Dementia is the Thief of Time
Updated: Dec 26, 2020
Help! Call the police! Alzheimer’s is stealing my past, present and future!
I’m sure that even those people with only a passing understanding of Alzheimer’s disease know that it affects memory, and so will understand that the condition steals one’s past. But they may not understand that Alzheimer’s also steals the present and future of those of us with a diagnosis.
Here’s how it happens:
Stealing my past
There are gaps in my memory. We all get them – whether or not we have dementia, but mine are becoming more frequent. The problem is, I often don’t remember that I’ve forgotten until I’m halfway through a sentence. By then of course it’s too late and I have to abort my discourse, red-faced and admit that I can’t recall what I was going to say.
Stealing my Present
I find I now have trouble remembering new things. I often seek reassurance from my wife, asking her to repeat what she has just told me, or repeating it back to her in an attempt to make it “stick”.
I misplace things. Constantly, and my life is now full of questions such as:
“Where is that book I had yesterday?
“Where are my keys?”
“Where did I last have my phone?”
“Now what did I come into the kitchen for?”
“What am I supposed to be doing today?”
I am it seems, constantly interrupting myself with a stream of questions. And when I’m not doing that, I’m worrying if I’ve forgotten something!
What a nightmare.
I forget to take my medication. I forget to do things around the house. I forget to do the things I ought to do to look after myself.
Stealing my future
Alzheimer’s disease will eventually cause my death. The rate of my decline may be fast or slow, but the end result is inevitable – there is no cure for Alzheimer’s disease.
According to the experts, on average, people with Alzheimer's disease live between three and 11 years after diagnosis, but some survive 20 years or more. The degree of impairment at diagnosis can affect life expectancy.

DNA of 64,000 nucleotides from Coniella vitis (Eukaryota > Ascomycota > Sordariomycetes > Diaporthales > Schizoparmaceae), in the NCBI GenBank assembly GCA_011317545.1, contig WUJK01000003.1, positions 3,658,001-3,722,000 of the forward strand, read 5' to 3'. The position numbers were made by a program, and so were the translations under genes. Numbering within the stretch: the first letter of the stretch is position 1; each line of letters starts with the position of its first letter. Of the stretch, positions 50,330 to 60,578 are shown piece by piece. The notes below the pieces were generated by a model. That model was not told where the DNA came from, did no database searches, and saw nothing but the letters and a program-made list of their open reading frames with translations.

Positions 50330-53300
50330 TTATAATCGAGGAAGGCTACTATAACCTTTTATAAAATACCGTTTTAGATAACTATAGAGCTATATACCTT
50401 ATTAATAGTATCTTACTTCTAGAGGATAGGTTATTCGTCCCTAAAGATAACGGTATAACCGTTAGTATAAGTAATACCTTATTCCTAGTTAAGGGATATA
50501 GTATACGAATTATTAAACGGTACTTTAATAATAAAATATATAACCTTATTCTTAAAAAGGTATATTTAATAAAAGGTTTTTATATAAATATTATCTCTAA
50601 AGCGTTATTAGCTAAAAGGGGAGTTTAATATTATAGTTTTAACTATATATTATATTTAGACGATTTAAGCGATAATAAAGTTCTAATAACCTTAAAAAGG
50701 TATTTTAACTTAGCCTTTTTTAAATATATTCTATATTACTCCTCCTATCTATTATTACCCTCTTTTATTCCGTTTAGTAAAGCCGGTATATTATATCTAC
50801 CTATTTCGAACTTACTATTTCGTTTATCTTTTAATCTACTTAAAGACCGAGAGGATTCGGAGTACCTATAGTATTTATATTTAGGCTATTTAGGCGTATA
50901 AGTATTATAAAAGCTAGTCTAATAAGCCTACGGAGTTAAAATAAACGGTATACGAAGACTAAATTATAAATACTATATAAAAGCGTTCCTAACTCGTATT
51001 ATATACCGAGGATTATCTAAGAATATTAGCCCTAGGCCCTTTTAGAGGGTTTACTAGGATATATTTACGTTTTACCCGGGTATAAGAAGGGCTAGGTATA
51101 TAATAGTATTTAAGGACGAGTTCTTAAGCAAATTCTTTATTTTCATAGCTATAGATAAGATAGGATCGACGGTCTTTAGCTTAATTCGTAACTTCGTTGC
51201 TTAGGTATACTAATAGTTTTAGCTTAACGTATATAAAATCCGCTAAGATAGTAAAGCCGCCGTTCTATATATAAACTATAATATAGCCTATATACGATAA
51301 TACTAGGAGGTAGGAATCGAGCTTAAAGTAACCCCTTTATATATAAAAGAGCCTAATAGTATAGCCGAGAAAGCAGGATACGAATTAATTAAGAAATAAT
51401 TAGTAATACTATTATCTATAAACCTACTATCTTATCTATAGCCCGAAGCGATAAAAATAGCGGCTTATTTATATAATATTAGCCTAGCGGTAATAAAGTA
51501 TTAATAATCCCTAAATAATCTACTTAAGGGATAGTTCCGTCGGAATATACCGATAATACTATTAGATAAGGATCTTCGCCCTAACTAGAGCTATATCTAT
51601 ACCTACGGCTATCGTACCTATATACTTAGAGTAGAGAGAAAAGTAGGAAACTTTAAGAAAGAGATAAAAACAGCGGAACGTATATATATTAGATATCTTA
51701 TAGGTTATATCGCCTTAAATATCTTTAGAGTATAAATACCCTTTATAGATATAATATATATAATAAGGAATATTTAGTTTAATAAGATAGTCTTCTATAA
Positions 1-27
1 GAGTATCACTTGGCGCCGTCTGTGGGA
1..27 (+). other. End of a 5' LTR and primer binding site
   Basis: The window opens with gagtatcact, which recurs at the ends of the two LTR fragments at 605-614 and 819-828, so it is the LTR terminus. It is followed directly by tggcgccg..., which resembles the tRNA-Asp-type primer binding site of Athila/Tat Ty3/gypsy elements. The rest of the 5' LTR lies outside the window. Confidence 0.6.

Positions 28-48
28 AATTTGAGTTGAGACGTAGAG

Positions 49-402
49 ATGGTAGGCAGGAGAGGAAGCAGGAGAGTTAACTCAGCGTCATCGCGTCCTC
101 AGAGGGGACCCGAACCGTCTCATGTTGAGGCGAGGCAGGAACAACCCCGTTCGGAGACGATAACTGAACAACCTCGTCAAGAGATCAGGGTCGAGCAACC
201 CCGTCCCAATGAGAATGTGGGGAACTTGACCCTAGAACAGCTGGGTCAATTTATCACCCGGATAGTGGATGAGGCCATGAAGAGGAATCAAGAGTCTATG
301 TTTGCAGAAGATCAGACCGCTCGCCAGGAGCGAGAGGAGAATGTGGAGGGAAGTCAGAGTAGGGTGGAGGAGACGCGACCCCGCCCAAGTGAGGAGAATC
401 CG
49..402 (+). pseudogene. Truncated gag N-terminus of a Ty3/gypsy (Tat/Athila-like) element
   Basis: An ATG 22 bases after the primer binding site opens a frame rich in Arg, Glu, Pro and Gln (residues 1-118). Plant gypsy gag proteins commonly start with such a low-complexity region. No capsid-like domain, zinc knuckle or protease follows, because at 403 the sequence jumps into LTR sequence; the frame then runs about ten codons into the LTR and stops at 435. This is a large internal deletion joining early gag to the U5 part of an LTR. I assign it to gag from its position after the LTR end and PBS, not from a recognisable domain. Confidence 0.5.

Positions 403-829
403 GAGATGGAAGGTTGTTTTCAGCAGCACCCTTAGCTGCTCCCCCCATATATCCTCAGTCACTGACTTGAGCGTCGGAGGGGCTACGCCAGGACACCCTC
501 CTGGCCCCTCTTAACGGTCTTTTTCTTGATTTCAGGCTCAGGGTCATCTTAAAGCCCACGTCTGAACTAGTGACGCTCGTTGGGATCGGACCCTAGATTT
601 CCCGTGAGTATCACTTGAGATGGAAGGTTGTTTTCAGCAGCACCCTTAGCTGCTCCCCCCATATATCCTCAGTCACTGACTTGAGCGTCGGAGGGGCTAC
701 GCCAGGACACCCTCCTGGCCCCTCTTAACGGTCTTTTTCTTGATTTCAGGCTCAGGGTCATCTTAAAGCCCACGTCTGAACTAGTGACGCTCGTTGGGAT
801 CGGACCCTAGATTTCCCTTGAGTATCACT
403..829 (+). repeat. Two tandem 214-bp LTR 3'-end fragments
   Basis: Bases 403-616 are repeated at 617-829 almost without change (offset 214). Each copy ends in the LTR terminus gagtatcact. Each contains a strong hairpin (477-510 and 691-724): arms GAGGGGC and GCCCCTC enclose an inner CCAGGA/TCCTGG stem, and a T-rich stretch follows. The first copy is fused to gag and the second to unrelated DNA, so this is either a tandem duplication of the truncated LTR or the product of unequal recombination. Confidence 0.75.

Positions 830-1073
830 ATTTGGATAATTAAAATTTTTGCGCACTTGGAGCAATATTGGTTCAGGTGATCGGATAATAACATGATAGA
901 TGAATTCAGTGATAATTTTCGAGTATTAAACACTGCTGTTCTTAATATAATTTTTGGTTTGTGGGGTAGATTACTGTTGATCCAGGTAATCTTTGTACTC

Sooner or later, I'll lose the ability to communicate coherently. I'll no longer be able to converse or speak in ways that make sense, although I may occasionally say the odd word or phrase.
I'll require daily assistance with my personal care, eventually including total assistance with eating, dressing, using the bathroom and all other daily self-care tasks.
As my disease progresses, I may become unable to walk without assistance, then unable to sit or hold up my head without support. My muscles may become rigid and my reflexes abnormal.
Eventually, I will lose the ability to swallow and to control my bladder and bowel functions.
Pneumonia will probably eventually claim me because impaired swallowing allows food or beverages to enter the lungs, where an infection can begin. Or it may be that I’ll succumb to dehydration, malnutrition a fall or another infection.
People like me who have a diagnosis must live with this awful knowledge every remaining day of our lives.
It’s the “elephant in the room”. We seldom speak about it, but it must be acknowledged if one wants to “live well” with dementia. Because, by coming to terms with our reality, we can make the important decisions that will shape the futures of both ourselves and our loved ones. My thanks to Lorraine for reminding me how important it is to be "up front" and honest about the implications and prognosis of a diagnosis of Alzheimer's disease.